SJ– Being in close quarters with the team and the media covering them for more than 45 days, what are your impressions coming away from it, about the players, the team, media etc.
HC– Regarding the media firstly, they are not parasites as portrayed by players’ representatives. They are people trying to do their jobs, and I’d say 90% of the time try to do an ethical job and do what’s right for their profession and what’s right for the game itself. Regarding the players, I was never really star struck. The only time I was star struck in South Africa was when I saw Samuel L. Jackson. When I came to South Africa, I had this in my mind that, “The players aren’t my idols but are my subjects.” Beyond that, you talk to them, you interact with them, they are just basic, normal human beings with their qualities and flaws. Sometimes they want to use you for their ends because you have a press pass around your neck. They might think that you might be able to leak something for them or some shit like that. More often that not, they want to talk to you as a Pakistani to get something off their chests.
Let’s say there are 2 extremes of “love-ability” from Kamran Akmal to Saeed Ajmal. Both of them, when I interacted with them were just nice, normal Punjabi guys that you might find anywhere in Pakistan with the exception that these guys are representing their country. Another thing was, few players like Kamran Akmal, in fact especially Kamran Akmal rather, I did not think he knew about the game very much but then, he is very technical, he thinks a lot about the game. I knew that Hafeez and Misbah would be very informative about the game, but less so with someone like Kamran Akmal but he knew far more about the game than I thought he would.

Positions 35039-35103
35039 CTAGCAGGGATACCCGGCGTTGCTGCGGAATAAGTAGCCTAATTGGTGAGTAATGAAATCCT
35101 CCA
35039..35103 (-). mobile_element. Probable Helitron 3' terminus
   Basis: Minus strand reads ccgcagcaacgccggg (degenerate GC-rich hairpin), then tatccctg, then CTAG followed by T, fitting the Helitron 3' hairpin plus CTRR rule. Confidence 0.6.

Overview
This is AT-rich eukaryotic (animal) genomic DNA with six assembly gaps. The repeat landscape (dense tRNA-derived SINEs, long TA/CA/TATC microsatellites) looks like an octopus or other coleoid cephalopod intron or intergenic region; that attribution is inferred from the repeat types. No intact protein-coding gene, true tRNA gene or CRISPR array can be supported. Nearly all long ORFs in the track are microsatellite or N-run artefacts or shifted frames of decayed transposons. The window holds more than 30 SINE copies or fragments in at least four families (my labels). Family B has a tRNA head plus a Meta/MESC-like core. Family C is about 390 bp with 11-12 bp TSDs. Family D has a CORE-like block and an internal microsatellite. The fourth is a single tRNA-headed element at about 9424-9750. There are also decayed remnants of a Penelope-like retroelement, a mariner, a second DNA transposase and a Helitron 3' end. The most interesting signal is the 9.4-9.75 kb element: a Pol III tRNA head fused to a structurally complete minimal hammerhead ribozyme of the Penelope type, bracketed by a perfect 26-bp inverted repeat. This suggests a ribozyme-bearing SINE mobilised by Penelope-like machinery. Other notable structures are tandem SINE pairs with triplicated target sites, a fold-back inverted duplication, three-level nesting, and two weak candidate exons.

The South African players were even more forthcoming than the Pakistani players. The Pak players were initially hesitant because they had never seen me before, and had never interacted with me before but once they saw me with the rest of the Pakistani media people, the players became more comfortable with me.
South African players, whenever I met and spoke to them before or after pressers – because in the pressers they give out the same cliched quotes that they had memorized – they were more informative. For example, I spoke to Colin Ingram after his 100 about how he played Ajmal and how he dealt with his length because that was the biggest problem the South Africans had facing Ajmal and he gave a very informative answer.
SJ– The thing you mentioned about Akmal being informative about the game etc, which means you had preconceived notions about him, but were there surprises/notions that went in the opposite direction?